Paul Flather, journalist, politician, human rights and civil society activist, academic leader, writer, charity supporter and chair, has been involved with the Devas Club since the mid 1980s, initially in his capacity as the Inner London Education Authority representative elected for Tooting and as Vice-Chair and then Chair of the its influential Further and Higher Education Committee – which included responsibility for some 4,000 youth projects across London. He has seen life the club ebb and flow, but always coming out on top despite repeated funding cuts and challenges, changes in staffing and support, serving on the Management Board and Board of Trustees. He has taken a particular pleasure in reviving, maintaining and developing links between Devas and University College, Oxford.
He is currently a Fellow (academic member) of Mansfield College, Oxford and for 17 years served as founding Secretary–General of the Europaeum club of leading European universities. His own research is on democracy, corruption, ethics and specifically on Indian politics since its independence.
He spent eight years as a journalist working with the BBC, Times newspapers, deputy-editor of the New Statesman, and has written widely and published many articles, chapters, helped edit several collections, reports and books. After the 1989 revolutions he was appointed founding Secretary-General and Chief Executive of the Central European University, set up by George Soros, creating many new intellectual programmes in the region. In 1994 he was appointed Director of External and International Relations for Oxford University, running alumni, media, community, governmental, international and publications relations, and was a Fellow of Corpus Christi College. In 2000, he joined Mansfield and took over the Europaeum, founding joint teaching programmes, international research programmes, helped the consortium to grow into a club of 12 leading European universities with a high Europe-wide reputation, and many key figures on the board of trustees, lecturing all over Europe, chairing workshops, conferences and summer schools, running the Oxford Jenkins Scholarships scheme.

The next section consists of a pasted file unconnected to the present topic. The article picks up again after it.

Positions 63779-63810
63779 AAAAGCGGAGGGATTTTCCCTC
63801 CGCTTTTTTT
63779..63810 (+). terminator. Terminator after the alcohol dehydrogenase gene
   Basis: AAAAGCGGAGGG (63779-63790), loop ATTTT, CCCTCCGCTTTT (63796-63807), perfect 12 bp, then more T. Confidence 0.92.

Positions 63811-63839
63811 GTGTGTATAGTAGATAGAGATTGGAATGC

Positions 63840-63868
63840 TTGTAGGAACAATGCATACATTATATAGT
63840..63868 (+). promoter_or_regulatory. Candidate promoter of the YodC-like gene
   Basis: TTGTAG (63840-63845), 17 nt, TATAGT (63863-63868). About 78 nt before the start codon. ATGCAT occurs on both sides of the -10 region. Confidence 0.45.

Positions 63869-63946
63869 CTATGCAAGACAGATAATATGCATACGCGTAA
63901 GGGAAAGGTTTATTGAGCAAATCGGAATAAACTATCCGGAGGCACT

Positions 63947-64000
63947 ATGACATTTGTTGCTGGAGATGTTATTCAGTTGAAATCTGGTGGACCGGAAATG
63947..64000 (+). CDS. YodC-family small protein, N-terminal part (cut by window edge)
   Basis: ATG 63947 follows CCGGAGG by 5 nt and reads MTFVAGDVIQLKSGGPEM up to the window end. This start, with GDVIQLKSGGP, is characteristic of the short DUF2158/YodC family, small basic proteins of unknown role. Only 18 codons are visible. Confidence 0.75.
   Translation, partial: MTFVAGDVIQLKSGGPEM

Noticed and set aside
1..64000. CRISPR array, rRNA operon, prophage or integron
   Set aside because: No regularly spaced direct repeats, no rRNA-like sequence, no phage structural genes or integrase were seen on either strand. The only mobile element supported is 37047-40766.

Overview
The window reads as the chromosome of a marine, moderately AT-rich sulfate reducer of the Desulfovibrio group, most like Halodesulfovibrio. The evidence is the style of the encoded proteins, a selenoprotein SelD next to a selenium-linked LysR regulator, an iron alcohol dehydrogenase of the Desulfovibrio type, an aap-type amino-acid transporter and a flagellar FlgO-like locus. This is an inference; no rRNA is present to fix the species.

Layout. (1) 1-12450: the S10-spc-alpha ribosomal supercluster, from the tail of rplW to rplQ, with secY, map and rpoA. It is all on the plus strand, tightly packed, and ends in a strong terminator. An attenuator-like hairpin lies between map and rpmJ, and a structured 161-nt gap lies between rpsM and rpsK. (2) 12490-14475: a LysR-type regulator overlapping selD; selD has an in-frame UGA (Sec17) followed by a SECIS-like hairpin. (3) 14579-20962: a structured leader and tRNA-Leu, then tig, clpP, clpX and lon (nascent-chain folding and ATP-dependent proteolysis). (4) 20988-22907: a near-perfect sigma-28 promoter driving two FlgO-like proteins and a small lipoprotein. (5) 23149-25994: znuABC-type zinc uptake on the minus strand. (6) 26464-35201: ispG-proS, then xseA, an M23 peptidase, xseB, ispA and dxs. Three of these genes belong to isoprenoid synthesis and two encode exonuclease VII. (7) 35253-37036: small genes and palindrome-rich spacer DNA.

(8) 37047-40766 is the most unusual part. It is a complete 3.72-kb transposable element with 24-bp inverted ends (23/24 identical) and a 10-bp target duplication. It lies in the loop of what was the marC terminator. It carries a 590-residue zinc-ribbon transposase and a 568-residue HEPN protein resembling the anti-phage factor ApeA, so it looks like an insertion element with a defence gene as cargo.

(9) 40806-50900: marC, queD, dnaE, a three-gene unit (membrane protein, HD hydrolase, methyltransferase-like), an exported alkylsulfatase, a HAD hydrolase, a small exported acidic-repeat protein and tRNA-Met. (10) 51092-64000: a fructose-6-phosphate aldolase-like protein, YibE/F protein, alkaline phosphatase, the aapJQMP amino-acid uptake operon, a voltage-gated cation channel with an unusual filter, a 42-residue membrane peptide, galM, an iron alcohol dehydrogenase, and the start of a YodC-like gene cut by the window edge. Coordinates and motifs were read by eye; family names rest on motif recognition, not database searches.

In the 1980s he worked actively with dissident movements in Central Europe, and with race equality groups in the UK. He is a founder of the British Organisation of People of Indian Origin, served on The RoundTable Commonwealth journal board since 2004, coordinated high-level international seminars on fighting corruption for the British Council, and was expert advisor to the European Commission for its first multi-million Europe-India programme in 1997. He has chaired the Noon Educational Foundation which supports Pakistani scholars since 2000. His family had to flee Lahore to Delhi in the 1947 Partition crisis.